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The rainforest ecosystem is the oldest as it survived the Ice Age. During million years, rainforests evolved and developed into every possible life form.
Although luxuriant, rainforests grow on poor soil. The forest has its own food chain where nutrients are stored just above the ground, in the plants. These nutrients become part of the food chain as it rains, but once part of the forest they remain in the forest. Leaves and other dead organisms (plants as well as animals) are decomposed by bacteria and mould at incredible pace, and get immediately absorbed and used by living plants.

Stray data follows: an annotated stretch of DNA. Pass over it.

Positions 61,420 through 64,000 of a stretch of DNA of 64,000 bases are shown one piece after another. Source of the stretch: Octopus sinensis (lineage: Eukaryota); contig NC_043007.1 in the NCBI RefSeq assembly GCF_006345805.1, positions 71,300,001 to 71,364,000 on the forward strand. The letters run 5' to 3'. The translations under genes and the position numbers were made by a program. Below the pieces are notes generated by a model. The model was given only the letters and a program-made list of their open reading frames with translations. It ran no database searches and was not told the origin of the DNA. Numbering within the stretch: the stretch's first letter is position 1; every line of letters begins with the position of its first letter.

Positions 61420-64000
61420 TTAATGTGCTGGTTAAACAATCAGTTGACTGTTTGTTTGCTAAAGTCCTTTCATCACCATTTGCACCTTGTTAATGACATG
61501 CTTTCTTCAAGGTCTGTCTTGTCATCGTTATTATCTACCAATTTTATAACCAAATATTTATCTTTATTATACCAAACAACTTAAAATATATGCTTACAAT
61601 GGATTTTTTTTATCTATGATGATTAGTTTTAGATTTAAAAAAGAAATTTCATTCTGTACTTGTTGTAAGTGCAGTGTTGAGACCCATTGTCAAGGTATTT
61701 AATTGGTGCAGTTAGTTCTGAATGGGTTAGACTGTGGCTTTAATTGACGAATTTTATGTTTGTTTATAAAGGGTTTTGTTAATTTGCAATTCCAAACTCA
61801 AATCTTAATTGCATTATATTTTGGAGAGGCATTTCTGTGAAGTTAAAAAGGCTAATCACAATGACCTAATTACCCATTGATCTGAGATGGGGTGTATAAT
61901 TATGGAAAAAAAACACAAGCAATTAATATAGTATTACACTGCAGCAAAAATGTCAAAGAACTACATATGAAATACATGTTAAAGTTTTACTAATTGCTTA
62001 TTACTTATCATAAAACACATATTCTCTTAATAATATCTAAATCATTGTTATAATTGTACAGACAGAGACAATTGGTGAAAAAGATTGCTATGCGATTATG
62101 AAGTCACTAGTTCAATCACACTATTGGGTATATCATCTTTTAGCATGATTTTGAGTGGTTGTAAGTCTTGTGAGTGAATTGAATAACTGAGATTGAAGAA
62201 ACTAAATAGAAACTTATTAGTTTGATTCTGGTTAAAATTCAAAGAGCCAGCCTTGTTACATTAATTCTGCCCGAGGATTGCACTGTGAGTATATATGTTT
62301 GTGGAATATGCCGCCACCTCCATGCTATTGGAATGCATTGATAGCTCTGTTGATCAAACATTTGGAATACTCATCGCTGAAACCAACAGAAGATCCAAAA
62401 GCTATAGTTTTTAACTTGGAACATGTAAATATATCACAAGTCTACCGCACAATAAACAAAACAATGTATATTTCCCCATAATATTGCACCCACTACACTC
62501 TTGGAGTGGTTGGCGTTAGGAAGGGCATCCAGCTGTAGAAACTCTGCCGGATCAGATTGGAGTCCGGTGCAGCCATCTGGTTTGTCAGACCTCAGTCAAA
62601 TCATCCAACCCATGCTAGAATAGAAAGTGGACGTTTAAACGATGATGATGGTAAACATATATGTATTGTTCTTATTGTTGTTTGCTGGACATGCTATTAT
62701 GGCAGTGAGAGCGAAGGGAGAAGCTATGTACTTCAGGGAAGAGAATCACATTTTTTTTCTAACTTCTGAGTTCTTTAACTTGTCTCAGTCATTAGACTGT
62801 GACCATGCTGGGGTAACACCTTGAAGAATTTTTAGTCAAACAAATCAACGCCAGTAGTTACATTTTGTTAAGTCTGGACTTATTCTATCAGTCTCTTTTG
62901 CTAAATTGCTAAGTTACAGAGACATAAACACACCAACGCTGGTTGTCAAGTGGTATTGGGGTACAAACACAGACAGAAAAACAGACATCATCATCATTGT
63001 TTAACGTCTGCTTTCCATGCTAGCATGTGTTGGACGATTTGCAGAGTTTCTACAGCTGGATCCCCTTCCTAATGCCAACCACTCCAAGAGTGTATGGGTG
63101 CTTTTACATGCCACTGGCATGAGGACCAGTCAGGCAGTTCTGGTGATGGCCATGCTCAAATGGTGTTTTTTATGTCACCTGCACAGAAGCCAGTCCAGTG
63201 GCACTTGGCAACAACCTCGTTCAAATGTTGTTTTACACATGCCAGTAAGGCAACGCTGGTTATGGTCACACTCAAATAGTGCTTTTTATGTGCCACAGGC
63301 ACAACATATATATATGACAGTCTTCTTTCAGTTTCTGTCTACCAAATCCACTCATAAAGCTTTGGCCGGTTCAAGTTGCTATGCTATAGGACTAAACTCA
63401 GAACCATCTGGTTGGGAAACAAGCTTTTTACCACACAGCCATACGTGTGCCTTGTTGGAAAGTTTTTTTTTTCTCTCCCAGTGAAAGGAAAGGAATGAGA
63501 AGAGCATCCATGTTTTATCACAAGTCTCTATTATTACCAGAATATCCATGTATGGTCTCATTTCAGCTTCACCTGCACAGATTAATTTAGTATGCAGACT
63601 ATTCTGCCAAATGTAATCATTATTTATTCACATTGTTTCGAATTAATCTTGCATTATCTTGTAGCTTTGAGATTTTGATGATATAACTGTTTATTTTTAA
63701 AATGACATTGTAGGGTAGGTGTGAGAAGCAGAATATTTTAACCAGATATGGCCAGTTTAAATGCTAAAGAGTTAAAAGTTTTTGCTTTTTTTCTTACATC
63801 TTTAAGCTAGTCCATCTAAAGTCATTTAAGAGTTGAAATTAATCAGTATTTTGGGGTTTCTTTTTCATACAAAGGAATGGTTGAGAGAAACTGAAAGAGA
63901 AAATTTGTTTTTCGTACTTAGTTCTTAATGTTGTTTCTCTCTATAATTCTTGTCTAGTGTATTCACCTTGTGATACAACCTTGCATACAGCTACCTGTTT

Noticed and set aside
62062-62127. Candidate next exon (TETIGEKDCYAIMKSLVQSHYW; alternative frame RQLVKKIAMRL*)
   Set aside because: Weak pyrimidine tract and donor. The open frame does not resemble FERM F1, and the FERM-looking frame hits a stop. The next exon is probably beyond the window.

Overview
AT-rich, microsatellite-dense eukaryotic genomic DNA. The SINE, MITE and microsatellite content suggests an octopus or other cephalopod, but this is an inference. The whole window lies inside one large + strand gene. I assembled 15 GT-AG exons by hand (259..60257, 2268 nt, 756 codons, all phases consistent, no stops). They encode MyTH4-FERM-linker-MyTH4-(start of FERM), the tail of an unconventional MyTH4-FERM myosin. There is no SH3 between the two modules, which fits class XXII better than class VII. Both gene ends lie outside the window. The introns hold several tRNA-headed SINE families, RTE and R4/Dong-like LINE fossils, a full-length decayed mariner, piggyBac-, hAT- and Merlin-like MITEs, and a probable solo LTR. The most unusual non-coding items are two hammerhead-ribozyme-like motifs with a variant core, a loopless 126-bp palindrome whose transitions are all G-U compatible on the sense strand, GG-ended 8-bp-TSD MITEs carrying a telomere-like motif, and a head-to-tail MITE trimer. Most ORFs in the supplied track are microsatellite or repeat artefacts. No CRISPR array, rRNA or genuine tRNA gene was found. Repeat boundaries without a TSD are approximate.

A rainforest only lets 5% of sunlight through to the ground. It protects its own environment from light and wind, and keeps heat and moisture within. The closed canopy preserves moisture through a process called transpiration: plants absorb carbon dioxide and produce oxygen and moisture just like when we breathe. Half of the rainfall volume comes from water the forest produces.
Because of its complexity, a rainforest food chain is very fragile. When burning rainforest to clear land for agriculture, farmers get a soil which productivity decreases heavily in only a few years. Farmers then need to go and wipe out another part of the rainforest.